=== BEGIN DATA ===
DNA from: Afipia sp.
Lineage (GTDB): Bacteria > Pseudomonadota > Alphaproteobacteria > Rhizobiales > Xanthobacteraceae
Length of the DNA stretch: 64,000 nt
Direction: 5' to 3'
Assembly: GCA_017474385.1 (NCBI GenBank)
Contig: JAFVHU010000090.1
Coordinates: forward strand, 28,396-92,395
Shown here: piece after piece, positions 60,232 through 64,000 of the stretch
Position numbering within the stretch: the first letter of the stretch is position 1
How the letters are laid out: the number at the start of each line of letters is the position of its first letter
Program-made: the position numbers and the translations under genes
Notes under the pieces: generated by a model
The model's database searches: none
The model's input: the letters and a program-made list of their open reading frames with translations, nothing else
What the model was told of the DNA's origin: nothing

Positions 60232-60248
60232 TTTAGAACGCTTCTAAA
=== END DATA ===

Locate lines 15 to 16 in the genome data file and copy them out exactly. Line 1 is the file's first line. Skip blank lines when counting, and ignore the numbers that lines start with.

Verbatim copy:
What the model was told of the DNA's origin: nothing

Positions 60232-60248